In general, any use of large temporary memory allocations will result in page faults. Large memory mallocs / frees will result in 1:1 calls to VitualAlloc/VirtualFree, whereas small memory allocations are coalesced. Memory returned from VirtualAlloc will cause a page fault whenever each page in touched for the first time: initially each page memory is simply added to the virtual address space, but has no physical memory backing it until the page fault is triggered.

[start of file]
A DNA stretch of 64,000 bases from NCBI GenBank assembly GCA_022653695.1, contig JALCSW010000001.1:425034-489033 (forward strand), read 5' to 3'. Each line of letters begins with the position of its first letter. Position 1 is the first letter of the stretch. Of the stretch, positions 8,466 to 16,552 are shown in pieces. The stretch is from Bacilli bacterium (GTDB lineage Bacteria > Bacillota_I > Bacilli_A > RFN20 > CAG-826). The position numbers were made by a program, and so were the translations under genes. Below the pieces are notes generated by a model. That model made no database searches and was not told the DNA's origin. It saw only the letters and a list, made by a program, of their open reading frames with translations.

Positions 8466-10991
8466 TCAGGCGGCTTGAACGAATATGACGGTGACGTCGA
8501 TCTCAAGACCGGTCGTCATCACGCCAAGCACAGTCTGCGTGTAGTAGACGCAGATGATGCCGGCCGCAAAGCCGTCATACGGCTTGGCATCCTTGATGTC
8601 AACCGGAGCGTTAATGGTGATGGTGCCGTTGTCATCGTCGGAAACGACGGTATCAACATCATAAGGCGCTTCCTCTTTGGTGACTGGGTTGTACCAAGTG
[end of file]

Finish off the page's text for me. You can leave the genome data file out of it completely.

Although I haven't looked into it in detail, I'd guess a source of the larger number of page faults you see in Sublime Text comes from the drawing code. Whenever a window is redrawn, a temporary buffer the size of the window is allocated (for double-buffered drawing), which due to its size will usually be allocated via VirtualAlloc (as opposed to using memory in the unallocated portion of the heap), and so will trigger page faults when accessed. The flip side of this is that you get flicker free drawing on Windows, which is not typical of the platform.